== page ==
Therefore, there is no applied standard to justify whether the higher inventory turnover rate, the more efficiency it can achieve. All what we need is a reliable comparable figure, which represents the overall perfect situation. The next ratio is accounts receivable turnover, usually expressed as the average number of days credit customers take to pay their debt to the firm. Generally, a rapid turnover of accounts receivable is desirable, however, it should not be so rapid to require credit terms that deter prospective customers. The maximum allowed normal credit period is 30 days, which is longer than 23 in Pratt, 27 in Dona. Pratt takes fewer days to collect cash perhaps due to lack of credit sales. Besides, it may indicate poor control over accounts receivable in Dana.
This may result in some liquidity difficulties and finally, extensive writes-offs of bad debts. The last ratio to measure efficiency is accounts payable turnover, which represent the average number of days the firm takes to pay debts to suppliers of goods and services. Usually, more days firm takes to pay debt, a worse reputation can be established, which may lead to difficulties in gaining finance from suppliers and financiers in the future. The result got is 32 days in Dona, which is longer than 29 in industry average, 25 in Pratt. This indicates Dona’s debt repayment is less efficient than Pratt; perhaps a large amount of leverage finance is used to promote sales. As well as we know, operating performance in Dona is clearly better than Pratt. The financial structure in Dona is complicated, which needs to be reorganized. Inefficiency in Dona may result in discounts for early payment being missed. this would cause larger amount of expenses in Dona.
Jackling.et.al (2007) indicates that short-term solvency can be assessed by liquidity ratios, these ratios reveal whether the entity has managed its liquidity or cash flows accurately, they can also measure the entity’s ability to repay its short-term debts. The first ratio used is current ratio, it indicates that the percentage of debts arising within the next 12 months that can be met by assets expected to be liquidated within the same period. The result got in Dana is 170%, compared with 150% in Pratt.
This reveals that Dana has excessive current asset holding, perhaps due to a poor turnover of inventory or accounts receivable. The efficiency achieved in Pratt is better than Dana. However, liabilities are more likely to be repaid within one year in Dana. Another ratio used is quick asset ratio, which excluding the less liquid current assets and the less pressing current liabilities, the result got is 0.64 in Dana and 0.60 in Pratt. Although there is more stable financial structure in Dana, it is not significant if inventory cannot be sold and debtors will not pay. The ideal ratio may depend on how readily inventory and debtors can be converted into cash and how rapidly sales can be converted to a cash flow into the organization.
Jacking et al. (2007) indicates that the main goal of financial management is to balance the maturity structure of assets and liabilities. Debt to assets ratio and debt to equity ratio can be used. Both of the result got in Pratt is 45%.81%, compared with 43%, 76% in Dana. This result indicates that Pratt has higher leverage of the entity, it may result in increase in the cost of finance relating to interest payments and in the risk of bankruptcy. Pratt is less likely to repay all debts because proceeds from liquidation will be insufficient. Moreover, Pratt may be likely to have difficulty borrowing funds or at the least, may accept higher interest charges. The creditors are more likely to take action to appoint an official receiver or liquidate the organization, if it defaults in payment of debenture interest. Another ratio is used, which measures the safety margin of profit over interest payments, is called times interest earned ratio. The result got in Dana is 5.3, which is better than 4.7 in Pratt. It is safer in Dana that interest charges are well covered by EBIT.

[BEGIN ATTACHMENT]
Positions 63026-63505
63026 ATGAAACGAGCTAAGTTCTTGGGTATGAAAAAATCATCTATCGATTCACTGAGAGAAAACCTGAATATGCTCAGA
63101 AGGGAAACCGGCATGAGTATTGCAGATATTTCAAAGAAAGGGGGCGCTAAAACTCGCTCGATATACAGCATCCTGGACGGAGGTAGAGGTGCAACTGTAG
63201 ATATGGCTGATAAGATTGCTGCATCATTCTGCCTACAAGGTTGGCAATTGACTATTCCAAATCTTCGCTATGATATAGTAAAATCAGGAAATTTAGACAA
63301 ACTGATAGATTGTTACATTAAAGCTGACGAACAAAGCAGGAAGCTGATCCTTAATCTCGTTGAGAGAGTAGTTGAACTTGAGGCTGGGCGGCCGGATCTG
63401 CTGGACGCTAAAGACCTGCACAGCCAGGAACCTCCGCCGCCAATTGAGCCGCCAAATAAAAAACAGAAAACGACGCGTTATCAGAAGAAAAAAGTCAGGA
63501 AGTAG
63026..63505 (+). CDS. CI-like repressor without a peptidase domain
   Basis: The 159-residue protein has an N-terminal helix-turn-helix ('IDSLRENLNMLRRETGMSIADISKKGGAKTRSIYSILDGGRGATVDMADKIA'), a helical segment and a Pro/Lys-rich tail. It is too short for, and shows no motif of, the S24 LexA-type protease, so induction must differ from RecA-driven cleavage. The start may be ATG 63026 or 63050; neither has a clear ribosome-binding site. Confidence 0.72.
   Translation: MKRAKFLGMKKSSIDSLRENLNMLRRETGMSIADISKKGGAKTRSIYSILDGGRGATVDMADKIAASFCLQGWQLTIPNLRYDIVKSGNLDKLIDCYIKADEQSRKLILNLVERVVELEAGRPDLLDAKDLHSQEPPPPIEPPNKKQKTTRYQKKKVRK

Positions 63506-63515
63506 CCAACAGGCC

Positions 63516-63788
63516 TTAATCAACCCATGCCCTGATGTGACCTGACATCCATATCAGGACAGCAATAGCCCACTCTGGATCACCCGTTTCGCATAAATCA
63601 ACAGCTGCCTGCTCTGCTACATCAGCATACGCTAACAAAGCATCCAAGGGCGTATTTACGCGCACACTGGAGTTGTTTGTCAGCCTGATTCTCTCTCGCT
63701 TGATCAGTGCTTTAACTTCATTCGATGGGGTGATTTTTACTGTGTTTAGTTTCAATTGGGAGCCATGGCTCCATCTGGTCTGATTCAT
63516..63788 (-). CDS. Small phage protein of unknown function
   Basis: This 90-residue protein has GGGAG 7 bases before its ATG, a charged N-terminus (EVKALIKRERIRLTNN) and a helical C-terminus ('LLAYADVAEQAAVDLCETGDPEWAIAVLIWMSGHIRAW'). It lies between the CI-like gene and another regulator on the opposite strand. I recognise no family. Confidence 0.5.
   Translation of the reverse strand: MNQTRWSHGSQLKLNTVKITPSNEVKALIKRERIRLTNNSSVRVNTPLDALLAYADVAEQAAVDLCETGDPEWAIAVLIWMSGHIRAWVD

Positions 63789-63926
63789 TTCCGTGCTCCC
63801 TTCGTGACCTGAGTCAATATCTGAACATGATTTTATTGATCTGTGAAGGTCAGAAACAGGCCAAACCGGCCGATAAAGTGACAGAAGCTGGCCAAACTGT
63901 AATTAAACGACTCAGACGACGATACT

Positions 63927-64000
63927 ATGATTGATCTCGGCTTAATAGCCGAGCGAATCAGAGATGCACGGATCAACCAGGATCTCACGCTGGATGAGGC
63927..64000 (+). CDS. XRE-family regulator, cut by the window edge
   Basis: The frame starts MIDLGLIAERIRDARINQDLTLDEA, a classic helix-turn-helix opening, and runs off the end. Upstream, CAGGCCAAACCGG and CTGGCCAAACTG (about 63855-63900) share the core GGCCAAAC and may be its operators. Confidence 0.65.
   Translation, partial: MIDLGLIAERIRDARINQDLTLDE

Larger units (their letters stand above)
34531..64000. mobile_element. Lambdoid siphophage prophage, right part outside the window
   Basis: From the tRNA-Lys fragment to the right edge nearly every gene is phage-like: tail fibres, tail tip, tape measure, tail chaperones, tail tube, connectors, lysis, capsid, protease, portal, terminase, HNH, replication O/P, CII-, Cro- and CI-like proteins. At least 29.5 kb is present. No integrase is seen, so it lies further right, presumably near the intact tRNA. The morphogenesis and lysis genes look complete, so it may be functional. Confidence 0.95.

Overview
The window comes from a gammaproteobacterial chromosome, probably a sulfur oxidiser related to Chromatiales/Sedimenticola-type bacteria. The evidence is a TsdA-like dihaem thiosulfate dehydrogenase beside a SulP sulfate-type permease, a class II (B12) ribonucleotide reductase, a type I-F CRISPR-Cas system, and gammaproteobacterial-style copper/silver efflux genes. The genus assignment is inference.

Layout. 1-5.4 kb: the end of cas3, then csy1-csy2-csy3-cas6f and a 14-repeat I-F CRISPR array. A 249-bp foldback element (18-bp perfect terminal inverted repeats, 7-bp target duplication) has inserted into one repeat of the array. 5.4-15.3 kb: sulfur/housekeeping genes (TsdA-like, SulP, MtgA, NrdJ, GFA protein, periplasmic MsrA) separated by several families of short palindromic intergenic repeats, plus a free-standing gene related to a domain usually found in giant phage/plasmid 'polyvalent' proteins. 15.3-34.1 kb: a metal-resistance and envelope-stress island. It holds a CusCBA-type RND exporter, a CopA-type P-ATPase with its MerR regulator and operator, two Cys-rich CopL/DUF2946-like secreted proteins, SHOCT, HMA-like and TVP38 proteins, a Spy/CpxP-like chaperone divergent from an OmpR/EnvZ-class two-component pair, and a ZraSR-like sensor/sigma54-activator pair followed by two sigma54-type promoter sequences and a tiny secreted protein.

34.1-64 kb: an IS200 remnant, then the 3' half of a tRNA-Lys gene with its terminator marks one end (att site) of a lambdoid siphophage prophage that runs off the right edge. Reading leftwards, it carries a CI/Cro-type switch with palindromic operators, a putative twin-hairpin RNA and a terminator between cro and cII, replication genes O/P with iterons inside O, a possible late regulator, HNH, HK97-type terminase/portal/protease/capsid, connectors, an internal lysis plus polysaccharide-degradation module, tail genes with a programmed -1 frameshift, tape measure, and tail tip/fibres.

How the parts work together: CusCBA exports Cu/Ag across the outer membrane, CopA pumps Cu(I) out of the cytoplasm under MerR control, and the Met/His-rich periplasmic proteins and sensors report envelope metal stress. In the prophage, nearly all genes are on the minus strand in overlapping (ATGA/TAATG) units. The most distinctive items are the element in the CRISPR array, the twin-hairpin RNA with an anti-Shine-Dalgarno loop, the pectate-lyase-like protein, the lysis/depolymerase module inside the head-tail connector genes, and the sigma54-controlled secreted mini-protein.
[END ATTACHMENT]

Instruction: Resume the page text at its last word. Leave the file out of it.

The analysis is a static one, the ratios produced from the balance sheet show financial position at a point in time. The income summary cannot reveal any trend during the period.
The information base
The important information is frequently not disclosed, the data that is disclosed lacks detail. The comparison is difficult because of length of time an asset has been held or different valuation policies adopted by entities.
Ratios use information from the past and they are not good indicators of the future. No evaluation can take place until some standard for evaluation has been established. The use of ratios arises when some ratios appear satisfactory and some appear unsatisfactory.
Based on my analysis from three areas of profitability, efficiency, financial stability, Dana is more suitable company to be invested in. Operating performance in Dona is clearly better than Dana. Although operating efficiency in Pratt is better than Dana, it reversely reflects that Dana has a more stable financial structure; the credit risk is lower in Dona. There are some limitations for analysis, but for both of two companies, their encountered impact is certain.
Jackling, B, Raar, J, Williams, B& Wines, G2007, Financial Statement Analysis, Luisa Cecotti, North Ryde.